To my mind, a high level of transparency of the aims and objectives of the European Union constitutes a precondition for a successful outcome of the TTIP negotiations. The reason is expressed clearly in the following passage from a judgment of the Court of Justice: "a lack of information and debate … is capable of giving rise to doubts in the minds of citizens, not only as regards the lawfulness of an isolated act, but also as regards the legitimacy of the decision-making process as a whole"[2]. Conversely, a proactive approach to transparency could enhance the prospects of success by enhancing the legitimacy of the negotiating process in the eyes of citizens.

The Ombudsman, in line with the Court, recognises that, in the context of international negotiations, certain documents must remain confidential[3]. It may well be the case that convincing arguments can be put forward for the non-disclosure of documents relating to negotiations when those negotiations are ongoing. However, such arguments must be specific in nature, relating to the content of a document and the negotiating context, with particular emphasis on the timing of disclosure.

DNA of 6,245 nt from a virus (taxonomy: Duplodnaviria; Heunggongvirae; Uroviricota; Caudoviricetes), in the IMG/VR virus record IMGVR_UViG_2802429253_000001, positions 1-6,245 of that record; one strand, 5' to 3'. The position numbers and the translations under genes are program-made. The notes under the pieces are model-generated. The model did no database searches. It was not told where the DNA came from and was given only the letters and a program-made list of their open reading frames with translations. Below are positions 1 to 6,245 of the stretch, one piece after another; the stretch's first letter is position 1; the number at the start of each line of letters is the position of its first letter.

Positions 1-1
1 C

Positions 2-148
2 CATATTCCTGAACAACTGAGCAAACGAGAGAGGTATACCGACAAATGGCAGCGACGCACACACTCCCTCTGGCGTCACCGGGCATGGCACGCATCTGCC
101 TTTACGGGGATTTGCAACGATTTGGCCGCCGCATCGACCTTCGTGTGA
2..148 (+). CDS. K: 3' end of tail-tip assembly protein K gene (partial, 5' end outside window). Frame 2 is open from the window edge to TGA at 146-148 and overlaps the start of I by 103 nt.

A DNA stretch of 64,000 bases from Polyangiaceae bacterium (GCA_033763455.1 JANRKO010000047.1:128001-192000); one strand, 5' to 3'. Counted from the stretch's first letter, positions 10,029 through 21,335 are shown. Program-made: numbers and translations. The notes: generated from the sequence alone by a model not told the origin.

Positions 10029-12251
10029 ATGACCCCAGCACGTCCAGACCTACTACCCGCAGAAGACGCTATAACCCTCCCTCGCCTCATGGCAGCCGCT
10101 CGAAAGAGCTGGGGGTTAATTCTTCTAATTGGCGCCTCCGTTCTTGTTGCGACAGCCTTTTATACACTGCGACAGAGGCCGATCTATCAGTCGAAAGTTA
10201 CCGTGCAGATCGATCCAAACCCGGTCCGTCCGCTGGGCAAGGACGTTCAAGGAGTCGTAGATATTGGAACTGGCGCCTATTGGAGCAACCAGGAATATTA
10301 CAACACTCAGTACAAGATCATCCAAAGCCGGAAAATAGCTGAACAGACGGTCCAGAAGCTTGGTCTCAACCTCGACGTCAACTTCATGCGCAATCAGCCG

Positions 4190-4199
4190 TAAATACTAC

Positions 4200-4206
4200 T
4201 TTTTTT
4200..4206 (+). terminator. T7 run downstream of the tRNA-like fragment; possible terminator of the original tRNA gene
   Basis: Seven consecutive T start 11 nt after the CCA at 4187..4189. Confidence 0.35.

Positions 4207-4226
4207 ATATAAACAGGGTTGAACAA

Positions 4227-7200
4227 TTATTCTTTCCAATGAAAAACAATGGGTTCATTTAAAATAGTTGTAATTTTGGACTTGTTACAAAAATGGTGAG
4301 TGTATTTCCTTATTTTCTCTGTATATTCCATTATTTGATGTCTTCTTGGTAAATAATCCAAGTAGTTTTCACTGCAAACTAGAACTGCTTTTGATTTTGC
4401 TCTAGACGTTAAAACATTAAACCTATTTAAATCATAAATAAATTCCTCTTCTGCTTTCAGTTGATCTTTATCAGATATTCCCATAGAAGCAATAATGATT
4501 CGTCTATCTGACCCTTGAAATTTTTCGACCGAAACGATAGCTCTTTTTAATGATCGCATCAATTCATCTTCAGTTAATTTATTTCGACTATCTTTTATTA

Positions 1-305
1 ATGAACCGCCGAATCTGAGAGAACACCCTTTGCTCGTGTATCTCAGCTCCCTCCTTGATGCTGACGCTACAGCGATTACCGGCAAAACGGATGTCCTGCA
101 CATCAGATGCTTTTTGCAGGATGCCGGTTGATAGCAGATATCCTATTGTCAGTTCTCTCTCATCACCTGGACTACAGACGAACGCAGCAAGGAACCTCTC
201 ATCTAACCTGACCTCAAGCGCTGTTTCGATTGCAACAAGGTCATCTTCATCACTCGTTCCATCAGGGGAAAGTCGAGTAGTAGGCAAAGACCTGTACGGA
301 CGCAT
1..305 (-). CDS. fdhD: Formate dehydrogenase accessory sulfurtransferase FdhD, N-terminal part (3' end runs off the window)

As you surely know, the negotiating directives seem, in fact, to be easily accessible on the Internet. While the case-law provides that unauthorised disclosure should not determine the question of public access under Regulation 1049/2001, it would be unduly formalistic to ignore the availability of the document for purposes of the present own-initiative inquiry.

The 17-page document contains sections on the nature and scope of the TTIP, a preamble and general principles, objectives, provisions about market access, regulatory issues and non-tariff barriers, and rules, the institutional framework and final provisions. The document does not go into great detail on any of these subjects and some are dealt with at a very high level of generality[4]. In these circumstances, it is not immediately apparent how its disclosure would undermine the protection of any of the public or private interests provided for in Article 4 of Regulation 1049/2001.